Luke Thompson04/02/2021 at 05:19 0 comments

    As with most projects, they go through phases of active work, and long periods of hibernation. This one is no different, but progress has been made since it started.

    The initial work was done purely in the esp IDF which has its advantages, but since I would like to make this easy to use and modify for anyone, I decided to switch to the Arduino framework. This also served as an excuses to rewrite a large portion of the code from scratch using what I had learned from the previous attempts. In this project log, I'll focus on the debugging framework that I wrote which uses websockets to display real-time variables and allows variables to be adjusted on the fly.

    I was inspired by the work [CNLohr] did with the esp8266 using websockets and I wanted to create my own version so I could better understand how it works and to implement a few tweaks. I wanted to have a framework which allowed me to easily track values and see how they changed over time. The driving force behind this idea was to make the control loop tuning easier by watching a graph of the response and adjust gains in real time. But having that functionality makes other parts of development much easier as well.


    The general principle behind how the system operates is to have an array of pointers to the memory addresses of the variables you want to watch and/or adjust as well as their type (float, int, etc.) and a name of some sort. Then, when a websocket connection is made, that data can be transmitted to the webpage, where a javascript program unpacks the data, displays it in a table, and graphs it. If we stick with 32 bit variable types (floats, int32_t, uint32_t) then all memory reads/writes are atomic and we don't have to worry about potential race conditions.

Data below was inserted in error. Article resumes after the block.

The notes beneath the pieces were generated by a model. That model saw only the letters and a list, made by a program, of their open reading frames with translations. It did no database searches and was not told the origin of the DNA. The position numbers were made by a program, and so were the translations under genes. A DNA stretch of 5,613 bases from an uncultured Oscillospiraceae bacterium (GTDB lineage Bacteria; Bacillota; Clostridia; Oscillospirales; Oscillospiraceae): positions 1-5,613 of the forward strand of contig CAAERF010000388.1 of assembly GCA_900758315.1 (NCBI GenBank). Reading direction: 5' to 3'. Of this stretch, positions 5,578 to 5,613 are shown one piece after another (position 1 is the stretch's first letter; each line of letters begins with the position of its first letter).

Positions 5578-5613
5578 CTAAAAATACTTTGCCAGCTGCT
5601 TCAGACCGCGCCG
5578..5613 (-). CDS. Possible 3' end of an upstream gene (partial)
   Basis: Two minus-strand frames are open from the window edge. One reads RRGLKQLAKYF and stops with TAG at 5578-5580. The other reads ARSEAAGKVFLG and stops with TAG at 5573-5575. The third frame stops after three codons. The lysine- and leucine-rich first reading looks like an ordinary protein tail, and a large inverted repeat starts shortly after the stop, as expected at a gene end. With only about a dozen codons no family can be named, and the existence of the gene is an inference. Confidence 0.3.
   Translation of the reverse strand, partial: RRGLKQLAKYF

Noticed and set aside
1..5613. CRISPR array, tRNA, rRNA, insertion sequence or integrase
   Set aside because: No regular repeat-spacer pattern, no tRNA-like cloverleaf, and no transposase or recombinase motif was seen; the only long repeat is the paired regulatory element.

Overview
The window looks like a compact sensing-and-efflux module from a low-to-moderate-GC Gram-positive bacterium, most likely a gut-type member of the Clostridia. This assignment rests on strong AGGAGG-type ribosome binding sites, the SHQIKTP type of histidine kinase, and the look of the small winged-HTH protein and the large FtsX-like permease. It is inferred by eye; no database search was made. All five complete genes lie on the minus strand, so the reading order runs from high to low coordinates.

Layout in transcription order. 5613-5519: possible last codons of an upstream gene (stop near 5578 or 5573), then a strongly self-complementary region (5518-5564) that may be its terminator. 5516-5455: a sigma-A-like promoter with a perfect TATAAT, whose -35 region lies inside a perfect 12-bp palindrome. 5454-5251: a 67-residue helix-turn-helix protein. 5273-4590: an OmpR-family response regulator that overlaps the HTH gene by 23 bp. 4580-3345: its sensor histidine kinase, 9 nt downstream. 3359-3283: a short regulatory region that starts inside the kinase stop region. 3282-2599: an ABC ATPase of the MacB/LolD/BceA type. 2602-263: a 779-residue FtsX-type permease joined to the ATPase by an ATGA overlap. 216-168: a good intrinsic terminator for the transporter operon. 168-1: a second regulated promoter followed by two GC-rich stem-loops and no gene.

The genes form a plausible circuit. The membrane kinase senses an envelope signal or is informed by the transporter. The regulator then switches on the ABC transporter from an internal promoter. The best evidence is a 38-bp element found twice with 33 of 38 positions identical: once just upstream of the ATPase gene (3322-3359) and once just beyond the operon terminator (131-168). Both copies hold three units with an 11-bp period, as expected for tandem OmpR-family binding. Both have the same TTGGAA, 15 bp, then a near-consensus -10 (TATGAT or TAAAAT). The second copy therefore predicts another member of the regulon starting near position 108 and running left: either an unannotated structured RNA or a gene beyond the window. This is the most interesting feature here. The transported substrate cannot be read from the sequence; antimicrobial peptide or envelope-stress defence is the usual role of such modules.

Microcontroller Side (C++)

    For now, here is how the C++ side of things works. It is somewhat limited in capability, but is functional enough for now that I can move on to getting other parts of the system working:

    The wsData class consists of 2 main functions. The 'add' functions, and the 'processPacket' which handles calling the other functions ('sendNames', 'sendData', and 'updateVars') as needed. The 'add' function is pretty self explanatory in that it allows you to add a variable to the system. The function takes the address of the variable, and a char array that is used as a title and description of the variable. Since it is a C++ function, we can use overloaded functions to determine the variable type so we don't need to specify directly (unlike the original C/IDF version of this I wrote).

    The add function then populates a struct array with the pointer to the variable, a pointer to the name string, and a type field so that floats and ints can be differentiated.

    When the esp32 receives binary websocket data, it is assumed that it is a command for the wsData class, and the data is passed to the 'processPacket' method. There are 3 types of packets, corresponding to the remaining functions, of the following forms:

    S -- Setup

    The Setup packet is designated by the 'S' opcode in the first byte. It is then followed by a 16 bit number which corresponds to the variables location in the wsData array (and consequently, the order in which it was added). 16 bits is probably a bit excessive, but 255 might be limiting in the future and it only costs an extra byte for 'future-proofing'. As a note, all numbers are stored and transmitted as little-endian since that is what the xtensa cores are and I would rather push complexity into the browser than on the microcontroller.

    Following the number is a single byte which represents the variable type (currently only floats and int32_t are supported). Currently the type is represented by a character, either 'i' or 'f' for integer and float respectively.

    After the variable type, the name is transmitted as a null terminated string. Immediately after the null character follows the 2 bytes for the next variable and the cycle continues until all of...